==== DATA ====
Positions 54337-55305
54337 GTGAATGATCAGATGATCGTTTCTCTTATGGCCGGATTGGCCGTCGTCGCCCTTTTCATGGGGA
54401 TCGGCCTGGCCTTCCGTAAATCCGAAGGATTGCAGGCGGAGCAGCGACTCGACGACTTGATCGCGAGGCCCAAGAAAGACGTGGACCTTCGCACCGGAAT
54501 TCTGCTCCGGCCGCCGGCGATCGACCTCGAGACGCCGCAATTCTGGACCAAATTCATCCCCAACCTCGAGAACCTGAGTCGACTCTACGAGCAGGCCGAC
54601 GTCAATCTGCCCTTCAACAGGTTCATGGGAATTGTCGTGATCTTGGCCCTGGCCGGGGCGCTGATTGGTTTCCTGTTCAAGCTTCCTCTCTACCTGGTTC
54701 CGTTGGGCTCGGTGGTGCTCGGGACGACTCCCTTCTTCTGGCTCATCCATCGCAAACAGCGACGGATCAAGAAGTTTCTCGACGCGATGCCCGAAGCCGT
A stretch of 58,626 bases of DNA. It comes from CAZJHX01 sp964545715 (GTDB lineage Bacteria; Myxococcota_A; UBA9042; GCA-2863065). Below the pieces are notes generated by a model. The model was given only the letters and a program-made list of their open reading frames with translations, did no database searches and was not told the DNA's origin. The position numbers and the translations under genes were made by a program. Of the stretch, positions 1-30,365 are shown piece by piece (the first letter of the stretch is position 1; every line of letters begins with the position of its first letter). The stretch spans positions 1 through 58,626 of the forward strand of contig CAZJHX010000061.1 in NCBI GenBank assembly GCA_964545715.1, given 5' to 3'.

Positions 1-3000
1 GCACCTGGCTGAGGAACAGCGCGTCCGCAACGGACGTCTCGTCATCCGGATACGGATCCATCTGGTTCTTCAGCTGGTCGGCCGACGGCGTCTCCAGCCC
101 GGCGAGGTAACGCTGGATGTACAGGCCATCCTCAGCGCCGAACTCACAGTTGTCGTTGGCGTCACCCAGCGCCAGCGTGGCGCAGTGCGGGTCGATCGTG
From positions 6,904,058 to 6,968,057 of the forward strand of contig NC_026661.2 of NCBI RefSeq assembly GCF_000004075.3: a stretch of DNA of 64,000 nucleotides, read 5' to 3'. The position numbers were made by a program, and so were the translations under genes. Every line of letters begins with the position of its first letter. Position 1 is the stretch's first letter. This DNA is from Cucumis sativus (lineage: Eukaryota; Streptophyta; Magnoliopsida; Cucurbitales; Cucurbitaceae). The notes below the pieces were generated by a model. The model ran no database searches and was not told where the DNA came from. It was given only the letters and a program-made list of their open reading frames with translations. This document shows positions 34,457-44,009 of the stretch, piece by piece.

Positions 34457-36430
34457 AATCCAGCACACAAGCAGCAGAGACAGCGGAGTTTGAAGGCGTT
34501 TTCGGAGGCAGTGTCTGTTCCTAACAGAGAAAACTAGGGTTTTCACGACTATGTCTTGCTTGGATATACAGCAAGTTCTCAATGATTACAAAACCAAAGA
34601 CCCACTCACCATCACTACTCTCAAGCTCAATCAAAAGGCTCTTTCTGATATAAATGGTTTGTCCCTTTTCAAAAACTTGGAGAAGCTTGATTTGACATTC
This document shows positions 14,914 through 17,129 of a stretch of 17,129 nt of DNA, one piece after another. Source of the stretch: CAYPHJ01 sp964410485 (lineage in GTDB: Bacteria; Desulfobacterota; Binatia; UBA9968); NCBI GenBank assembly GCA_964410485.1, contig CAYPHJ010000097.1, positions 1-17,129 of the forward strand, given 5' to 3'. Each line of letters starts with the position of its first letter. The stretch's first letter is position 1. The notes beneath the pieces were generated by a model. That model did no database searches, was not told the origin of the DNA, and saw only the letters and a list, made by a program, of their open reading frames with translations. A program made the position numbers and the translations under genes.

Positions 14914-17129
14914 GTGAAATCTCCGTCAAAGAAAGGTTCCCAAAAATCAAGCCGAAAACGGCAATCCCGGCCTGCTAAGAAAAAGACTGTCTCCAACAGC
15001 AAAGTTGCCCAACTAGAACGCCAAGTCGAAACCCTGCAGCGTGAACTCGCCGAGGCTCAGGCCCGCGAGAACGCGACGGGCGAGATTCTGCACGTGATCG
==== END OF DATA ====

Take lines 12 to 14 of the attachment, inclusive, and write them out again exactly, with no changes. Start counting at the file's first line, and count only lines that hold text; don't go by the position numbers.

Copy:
Positions 34457-36430
34457 AATCCAGCACACAAGCAGCAGAGACAGCGGAGTTTGAAGGCGTT
34501 TTCGGAGGCAGTGTCTGTTCCTAACAGAGAAAACTAGGGTTTTCACGACTATGTCTTGCTTGGATATACAGCAAGTTCTCAATGATTACAAAACCAAAGA